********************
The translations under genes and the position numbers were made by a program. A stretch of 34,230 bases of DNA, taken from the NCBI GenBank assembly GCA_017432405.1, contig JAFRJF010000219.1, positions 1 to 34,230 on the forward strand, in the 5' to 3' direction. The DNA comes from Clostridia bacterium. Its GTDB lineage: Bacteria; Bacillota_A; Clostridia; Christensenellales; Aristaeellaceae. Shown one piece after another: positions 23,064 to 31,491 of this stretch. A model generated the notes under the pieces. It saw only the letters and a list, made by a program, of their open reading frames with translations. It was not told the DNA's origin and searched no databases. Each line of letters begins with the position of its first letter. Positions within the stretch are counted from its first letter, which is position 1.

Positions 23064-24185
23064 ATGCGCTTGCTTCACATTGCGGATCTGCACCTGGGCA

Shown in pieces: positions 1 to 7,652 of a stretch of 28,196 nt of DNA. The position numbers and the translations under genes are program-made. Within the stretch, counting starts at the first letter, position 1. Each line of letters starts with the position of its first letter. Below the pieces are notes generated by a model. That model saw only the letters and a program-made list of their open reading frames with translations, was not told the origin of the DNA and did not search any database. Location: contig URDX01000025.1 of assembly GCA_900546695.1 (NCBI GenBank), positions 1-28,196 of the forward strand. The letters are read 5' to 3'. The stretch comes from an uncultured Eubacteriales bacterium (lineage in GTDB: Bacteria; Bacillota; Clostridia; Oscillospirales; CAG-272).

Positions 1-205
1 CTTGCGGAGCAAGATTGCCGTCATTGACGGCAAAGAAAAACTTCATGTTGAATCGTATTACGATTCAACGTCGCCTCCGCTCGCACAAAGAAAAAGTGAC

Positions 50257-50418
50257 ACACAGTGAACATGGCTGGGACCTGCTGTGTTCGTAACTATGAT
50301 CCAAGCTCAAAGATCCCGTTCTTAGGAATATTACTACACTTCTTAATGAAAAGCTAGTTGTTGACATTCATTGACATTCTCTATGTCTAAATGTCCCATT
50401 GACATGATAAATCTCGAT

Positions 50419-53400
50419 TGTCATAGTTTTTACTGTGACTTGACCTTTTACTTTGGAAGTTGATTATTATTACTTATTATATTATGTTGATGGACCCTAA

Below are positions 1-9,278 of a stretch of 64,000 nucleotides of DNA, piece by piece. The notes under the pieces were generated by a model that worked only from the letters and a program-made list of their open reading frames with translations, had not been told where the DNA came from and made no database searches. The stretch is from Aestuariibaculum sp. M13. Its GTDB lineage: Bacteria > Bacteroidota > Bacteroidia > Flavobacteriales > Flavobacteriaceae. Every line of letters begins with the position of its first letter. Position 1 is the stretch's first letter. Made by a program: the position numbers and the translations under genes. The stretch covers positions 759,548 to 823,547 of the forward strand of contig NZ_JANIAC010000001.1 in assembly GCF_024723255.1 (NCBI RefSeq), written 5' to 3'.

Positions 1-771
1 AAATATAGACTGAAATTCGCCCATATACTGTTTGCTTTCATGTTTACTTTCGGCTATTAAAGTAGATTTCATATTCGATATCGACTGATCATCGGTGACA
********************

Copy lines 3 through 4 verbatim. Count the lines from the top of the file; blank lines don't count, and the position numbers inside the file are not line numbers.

23064 ATGCGCTTGCTTCACATTGCGGATCTGCACCTGGGCA

Shown in pieces: positions 1 to 7,652 of a stretch of 28,196 nt of DNA. The position numbers and the translations under genes are program-made. Within the stretch, counting starts at the first letter, position 1. Each line of letters starts with the position of its first letter. Below the pieces are notes generated by a model. That model saw only the letters and a program-made list of their open reading frames with translations, was not told the origin of the DNA and did not search any database. Location: contig URDX01000025.1 of assembly GCA_900546695.1 (NCBI GenBank), positions 1-28,196 of the forward strand. The letters are read 5' to 3'. The stretch comes from an uncultured Eubacteriales bacterium (lineage in GTDB: Bacteria; Bacillota; Clostridia; Oscillospirales; CAG-272).